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Old 03-09-2007, 12:59 PM   #1
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RIAA demanding college students pay $3000 because of downloading

http://news.yahoo.com/s/ap/20070309/...g_music_ohio_u

When are these A-holes going to just leave people alone? I don't even download, don't even know how. But every college kid does and it's not fair to make an example out of some just to scare everyone else in a Spanish Inquisition way. I think this will only make them less likely to want to buy CDs(which will hurt artists and more likely to find sneaky ways to download (been very succesful so far)

The RIAA is desperate. They realize that the recording industry as it was in the 20th century is dying a slow death. They cannot stop all downloading forever. With all the technology out there, people don't even need recording studios, or record companies to get CDs out. About the only people who need record companies are American Idol and boyband and pop diva types who can't get popular without the massive media campaigns the big industry is so good at. But it's only a matter of time. They are running scared, scared of losing their gold mine, but in the future I see many more self supporting independent artists, and more downloads. What do you think?
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Old 03-09-2007, 01:01 PM   #2
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As a college student who HAS downloaded music, I need to say that the RIAA would do much better embracing the future instead of punishing it. Just look at what the iTunes music store and Napster have done. THAT is the way the industry is headed, but better or worse, and the recording industry is only going to start recovering when the big whigs pull their collective heads out of their asses and get with the program.

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Old 03-09-2007, 02:52 PM   #3
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So that's why my brother asked me for 3 grand the other day. It all makes so much sense now.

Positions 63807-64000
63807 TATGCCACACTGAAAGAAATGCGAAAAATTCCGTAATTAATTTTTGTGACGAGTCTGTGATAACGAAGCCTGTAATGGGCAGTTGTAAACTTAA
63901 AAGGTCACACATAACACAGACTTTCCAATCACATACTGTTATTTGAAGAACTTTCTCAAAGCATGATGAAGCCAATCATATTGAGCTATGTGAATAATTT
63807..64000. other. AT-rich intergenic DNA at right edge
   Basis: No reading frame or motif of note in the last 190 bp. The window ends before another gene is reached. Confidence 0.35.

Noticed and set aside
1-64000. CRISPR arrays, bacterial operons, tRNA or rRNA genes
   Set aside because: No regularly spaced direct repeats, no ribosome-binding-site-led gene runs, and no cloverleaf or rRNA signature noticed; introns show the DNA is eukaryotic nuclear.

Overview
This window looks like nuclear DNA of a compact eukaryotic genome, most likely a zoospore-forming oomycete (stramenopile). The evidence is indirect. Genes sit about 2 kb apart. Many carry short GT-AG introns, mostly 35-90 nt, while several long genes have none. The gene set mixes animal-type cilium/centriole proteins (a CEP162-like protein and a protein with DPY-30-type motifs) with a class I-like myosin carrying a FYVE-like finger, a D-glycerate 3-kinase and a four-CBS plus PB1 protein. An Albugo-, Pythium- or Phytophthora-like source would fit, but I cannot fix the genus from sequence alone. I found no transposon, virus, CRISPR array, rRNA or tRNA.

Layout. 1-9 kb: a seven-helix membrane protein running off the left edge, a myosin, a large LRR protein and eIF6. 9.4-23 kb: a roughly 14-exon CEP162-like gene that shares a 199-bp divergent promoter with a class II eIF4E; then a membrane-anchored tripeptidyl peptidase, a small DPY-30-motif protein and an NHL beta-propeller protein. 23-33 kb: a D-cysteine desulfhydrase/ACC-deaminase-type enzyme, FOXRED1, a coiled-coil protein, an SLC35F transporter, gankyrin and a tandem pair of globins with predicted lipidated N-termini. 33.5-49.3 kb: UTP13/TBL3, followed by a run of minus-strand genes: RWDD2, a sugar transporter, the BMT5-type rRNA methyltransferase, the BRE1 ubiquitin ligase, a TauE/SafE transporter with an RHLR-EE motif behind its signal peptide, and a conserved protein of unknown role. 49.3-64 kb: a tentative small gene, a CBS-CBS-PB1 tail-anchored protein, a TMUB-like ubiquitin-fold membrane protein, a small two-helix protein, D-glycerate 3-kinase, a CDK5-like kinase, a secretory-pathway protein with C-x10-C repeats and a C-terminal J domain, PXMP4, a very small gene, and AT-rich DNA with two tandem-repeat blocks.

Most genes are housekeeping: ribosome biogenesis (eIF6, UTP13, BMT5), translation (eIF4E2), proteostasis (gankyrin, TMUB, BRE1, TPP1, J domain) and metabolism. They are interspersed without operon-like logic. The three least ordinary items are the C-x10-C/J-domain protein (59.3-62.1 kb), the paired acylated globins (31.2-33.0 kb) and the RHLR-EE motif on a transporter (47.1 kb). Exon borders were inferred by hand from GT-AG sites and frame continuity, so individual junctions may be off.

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Old 03-09-2007, 02:59 PM   #4
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Re: RIAA demanding college students pay $3000 because of downloading

they are doing something illegal, i don't really see how you can say that there is something unfair about it.
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Old 03-09-2007, 03:16 PM   #5
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I don't think they really are. When I was a teenager, before you had all the music on computers, we'd still share our songs by making each other tapes. We'd tape off of the radio. What downloading is really is nothing more than friends sharing with each other on a larger scale. I don't see any rock stars going around broke, people still buy CD's, they want the lyrics sheet and liner notes and cases. Most of the time when someone downloads, it's something they likely wouldn't have bought anyway. Let's face it, no one but rich people can afford to buy EVERY CD you want, so people have always shared songs and taped from the radio. It's no more stealing than taping a movie when it comes on TV. As long as you don't sell it what's the problem?

The old days and old ways are gone. You can't stop file sharing, so as Lancemc said, they should be capitalizing on it instead of hanging onto an archaic system that is no longer going to work.

I don't think anyone who downloads should be a criminal. I mean, hardly anyone robs a bank or shoots a person, maybe less than 5% of the population, yet I'd say 90% or more of college kids are downloading. You can't fight a tidal wave by tossing a couple of sandbags at a few in defiance.